The volunteers experienced the scenarios multiple times in random order and were given three seconds each time to decide whether or not they would cross the road in front of the cart. The researchers recorded their choices and measured the error rates of their decisions — that is, how often they chose to stop when they could have crossed and how often they crossed when they should have waited.

“The results suggested a clear difference between genders, which was very surprising and unexpected,” study lead author Chia-Ming Chang at the University of Tokyo said in a statement. “While other factors like age and background might have also influenced the participants’ reactions, we believe this is an important point, as it shows that different road users may have different behaviors and needs, that require different communication ways in our future self-driving world.”

In this study, the male volunteers made many dangerous road-crossing decisions, such as choosing to cross when the car was not stopping, but the cart’s eye gaze reduced these errors. However, eye gaze made little difference in safe situations for them — that is, choosing to cross when the car was going to stop.

On the other hand, the female participants made more inefficient decisions — that is, choosing not to cross when the car was intending to stop — and the cart’s eye gaze reduced these errors. However, there was not much difference in unsafe situations for them.

All in all, the experiments showed that the eyes resulted in a smoother or safer crossing for everyone. But how did the eyes make the participants feel?

Some volunteers thought the eyes were cute. Others saw them as creepy or scary. For many male participants, when the eyes were looking away, they reported feeling that the situation was more dangerous. For female participants, when the eyes looked at them, many said they felt safer.

“We focused on the movement of the eyes, but did not pay too much attention to their visual design in this particular study. We just built the simplest one to minimize the cost of design and construction because of budget constraints,” Igarashi said in a statement. “In the future, it would be better to have a professional product designer find the best design, but it would probably still be difficult to satisfy everybody. I personally like it. It is kind of cute.”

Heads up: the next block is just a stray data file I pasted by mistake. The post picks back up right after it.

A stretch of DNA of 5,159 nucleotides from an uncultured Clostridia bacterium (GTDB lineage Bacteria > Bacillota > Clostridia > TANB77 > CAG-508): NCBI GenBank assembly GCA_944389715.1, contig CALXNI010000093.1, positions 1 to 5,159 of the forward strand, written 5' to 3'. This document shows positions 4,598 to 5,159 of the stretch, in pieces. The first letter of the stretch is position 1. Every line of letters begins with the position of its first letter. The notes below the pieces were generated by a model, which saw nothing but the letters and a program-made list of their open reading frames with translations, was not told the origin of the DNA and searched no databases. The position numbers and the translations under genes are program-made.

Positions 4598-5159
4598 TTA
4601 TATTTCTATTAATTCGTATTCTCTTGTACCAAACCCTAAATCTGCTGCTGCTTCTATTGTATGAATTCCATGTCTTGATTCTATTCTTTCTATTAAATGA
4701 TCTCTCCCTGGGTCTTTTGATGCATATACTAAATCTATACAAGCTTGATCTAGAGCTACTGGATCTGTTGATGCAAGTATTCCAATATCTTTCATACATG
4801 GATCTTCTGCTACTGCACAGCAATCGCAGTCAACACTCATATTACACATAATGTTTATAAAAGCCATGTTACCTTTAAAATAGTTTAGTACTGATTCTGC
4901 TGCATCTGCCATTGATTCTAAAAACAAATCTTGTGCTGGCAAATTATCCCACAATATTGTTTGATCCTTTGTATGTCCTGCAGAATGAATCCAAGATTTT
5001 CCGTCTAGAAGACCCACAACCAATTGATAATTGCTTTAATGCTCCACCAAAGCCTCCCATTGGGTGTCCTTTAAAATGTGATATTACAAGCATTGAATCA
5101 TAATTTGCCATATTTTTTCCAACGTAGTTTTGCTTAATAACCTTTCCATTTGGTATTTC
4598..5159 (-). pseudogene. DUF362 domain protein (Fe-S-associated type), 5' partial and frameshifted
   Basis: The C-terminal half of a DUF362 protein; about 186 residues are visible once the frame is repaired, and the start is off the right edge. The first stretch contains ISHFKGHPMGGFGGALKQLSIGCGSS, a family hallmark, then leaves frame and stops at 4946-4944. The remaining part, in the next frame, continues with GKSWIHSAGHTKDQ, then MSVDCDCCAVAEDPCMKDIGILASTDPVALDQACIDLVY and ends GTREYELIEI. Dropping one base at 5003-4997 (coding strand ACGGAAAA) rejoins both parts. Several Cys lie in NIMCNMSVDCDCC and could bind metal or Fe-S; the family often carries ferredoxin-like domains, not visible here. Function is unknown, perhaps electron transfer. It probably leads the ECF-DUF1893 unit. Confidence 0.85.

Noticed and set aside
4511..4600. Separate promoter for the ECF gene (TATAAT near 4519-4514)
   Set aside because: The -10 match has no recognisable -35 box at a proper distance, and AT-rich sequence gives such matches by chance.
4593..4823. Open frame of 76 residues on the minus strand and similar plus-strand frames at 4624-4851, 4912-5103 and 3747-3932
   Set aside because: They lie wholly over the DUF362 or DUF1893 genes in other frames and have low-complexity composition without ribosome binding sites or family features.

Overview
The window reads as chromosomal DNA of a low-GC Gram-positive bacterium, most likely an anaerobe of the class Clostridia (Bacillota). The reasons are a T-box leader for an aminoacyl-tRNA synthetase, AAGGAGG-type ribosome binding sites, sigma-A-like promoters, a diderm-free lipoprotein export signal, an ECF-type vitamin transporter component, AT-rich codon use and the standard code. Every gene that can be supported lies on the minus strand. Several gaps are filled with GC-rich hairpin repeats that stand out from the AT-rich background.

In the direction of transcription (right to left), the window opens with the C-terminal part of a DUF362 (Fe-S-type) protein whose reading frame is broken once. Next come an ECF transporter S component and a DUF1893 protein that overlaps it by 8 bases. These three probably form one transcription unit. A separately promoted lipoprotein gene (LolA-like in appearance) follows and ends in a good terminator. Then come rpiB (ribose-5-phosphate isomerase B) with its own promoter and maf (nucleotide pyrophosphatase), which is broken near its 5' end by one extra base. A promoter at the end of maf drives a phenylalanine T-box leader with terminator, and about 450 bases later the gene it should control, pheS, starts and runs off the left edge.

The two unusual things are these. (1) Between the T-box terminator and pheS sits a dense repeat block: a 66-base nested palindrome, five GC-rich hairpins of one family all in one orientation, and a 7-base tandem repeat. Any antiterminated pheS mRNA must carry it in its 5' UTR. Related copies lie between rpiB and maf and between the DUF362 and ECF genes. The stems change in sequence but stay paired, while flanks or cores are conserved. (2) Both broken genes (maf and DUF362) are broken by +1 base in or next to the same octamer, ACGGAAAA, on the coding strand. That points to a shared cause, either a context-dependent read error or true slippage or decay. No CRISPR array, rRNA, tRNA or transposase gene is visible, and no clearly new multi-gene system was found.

The researchers cautioned this study was limited by a small number of participants playing out just one scenario. It was also possible that people might make different choices in virtual reality compared to real life.

All in all, “moving from manual driving to auto driving is a huge change,” Igarashi said in a statement. “If eyes can actually contribute to safety and reduce traffic accidents, we should seriously consider adding them.”

In the future, “we would like to develop automatic control of the robotic eyes connected to the self-driving AI instead of being manually controlled, which could accommodate different situations,” Igarashi said in a statement. “I hope this research encourages other groups to try similar ideas — anything that facilitates better interaction between self-driving cars and pedestrians, which ultimately saves people’s lives.”

The scientists detailed their findings Sept. 17 at the International Conference on Automotive User Interfaces and Interactive Vehicular Applications in Seoul.